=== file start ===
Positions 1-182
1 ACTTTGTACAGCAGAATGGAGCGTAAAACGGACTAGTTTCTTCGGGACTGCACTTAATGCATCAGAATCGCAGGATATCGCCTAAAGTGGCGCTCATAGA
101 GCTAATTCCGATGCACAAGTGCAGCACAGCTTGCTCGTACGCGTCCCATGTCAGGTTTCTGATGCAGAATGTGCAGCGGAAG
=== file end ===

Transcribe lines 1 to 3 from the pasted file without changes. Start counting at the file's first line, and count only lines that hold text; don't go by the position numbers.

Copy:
Positions 1-182
1 ACTTTGTACAGCAGAATGGAGCGTAAAACGGACTAGTTTCTTCGGGACTGCACTTAATGCATCAGAATCGCAGGATATCGCCTAAAGTGGCGCTCATAGA
101 GCTAATTCCGATGCACAAGTGCAGCACAGCTTGCTCGTACGCGTCCCATGTCAGGTTTCTGATGCAGAATGTGCAGCGGAAG